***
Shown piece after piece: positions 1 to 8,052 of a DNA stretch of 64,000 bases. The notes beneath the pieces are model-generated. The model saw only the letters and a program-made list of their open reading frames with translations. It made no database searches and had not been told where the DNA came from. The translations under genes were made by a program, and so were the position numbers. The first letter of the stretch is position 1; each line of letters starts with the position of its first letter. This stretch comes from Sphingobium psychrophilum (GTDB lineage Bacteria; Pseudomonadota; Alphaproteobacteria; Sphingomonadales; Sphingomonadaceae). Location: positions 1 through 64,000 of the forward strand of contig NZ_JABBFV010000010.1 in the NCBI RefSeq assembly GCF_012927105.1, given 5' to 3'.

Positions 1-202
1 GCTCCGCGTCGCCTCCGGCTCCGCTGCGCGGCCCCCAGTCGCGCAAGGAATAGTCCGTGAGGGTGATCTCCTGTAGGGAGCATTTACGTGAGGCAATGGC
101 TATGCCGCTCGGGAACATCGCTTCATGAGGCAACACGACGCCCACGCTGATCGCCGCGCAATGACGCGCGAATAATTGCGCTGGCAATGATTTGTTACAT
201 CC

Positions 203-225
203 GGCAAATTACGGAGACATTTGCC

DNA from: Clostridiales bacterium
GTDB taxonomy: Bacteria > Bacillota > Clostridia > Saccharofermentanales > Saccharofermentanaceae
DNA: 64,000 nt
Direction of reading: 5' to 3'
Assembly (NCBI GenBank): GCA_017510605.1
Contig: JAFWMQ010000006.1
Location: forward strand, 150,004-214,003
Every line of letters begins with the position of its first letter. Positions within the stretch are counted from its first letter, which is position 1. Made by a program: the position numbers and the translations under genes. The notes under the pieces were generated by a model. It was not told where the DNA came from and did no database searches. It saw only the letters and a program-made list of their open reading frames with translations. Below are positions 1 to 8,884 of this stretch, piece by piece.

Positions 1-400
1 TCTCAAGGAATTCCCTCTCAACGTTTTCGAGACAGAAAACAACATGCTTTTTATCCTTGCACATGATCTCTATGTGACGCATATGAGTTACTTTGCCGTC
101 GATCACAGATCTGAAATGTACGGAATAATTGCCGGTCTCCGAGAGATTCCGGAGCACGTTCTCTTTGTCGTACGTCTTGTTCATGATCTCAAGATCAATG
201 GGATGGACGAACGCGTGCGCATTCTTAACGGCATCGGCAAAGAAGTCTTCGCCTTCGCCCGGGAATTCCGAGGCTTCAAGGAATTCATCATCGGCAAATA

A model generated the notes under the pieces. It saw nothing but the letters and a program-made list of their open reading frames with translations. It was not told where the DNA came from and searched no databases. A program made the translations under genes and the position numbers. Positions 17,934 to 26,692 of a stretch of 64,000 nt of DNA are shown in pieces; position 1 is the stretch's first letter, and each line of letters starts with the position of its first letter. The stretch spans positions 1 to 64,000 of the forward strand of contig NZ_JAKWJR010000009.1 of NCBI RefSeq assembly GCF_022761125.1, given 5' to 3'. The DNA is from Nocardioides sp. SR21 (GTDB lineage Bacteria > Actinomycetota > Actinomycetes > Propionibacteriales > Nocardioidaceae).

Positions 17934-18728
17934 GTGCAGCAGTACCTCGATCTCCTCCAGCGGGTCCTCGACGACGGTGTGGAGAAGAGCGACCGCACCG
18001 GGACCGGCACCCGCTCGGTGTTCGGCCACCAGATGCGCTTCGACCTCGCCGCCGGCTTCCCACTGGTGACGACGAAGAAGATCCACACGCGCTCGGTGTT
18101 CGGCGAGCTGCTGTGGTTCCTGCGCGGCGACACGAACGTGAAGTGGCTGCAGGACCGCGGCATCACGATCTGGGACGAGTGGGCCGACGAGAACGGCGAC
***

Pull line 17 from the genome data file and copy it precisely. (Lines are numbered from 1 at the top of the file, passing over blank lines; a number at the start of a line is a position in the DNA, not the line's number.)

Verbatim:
1 TCTCAAGGAATTCCCTCTCAACGTTTTCGAGACAGAAAACAACATGCTTTTTATCCTTGCACATGATCTCTATGTGACGCATATGAGTTACTTTGCCGTC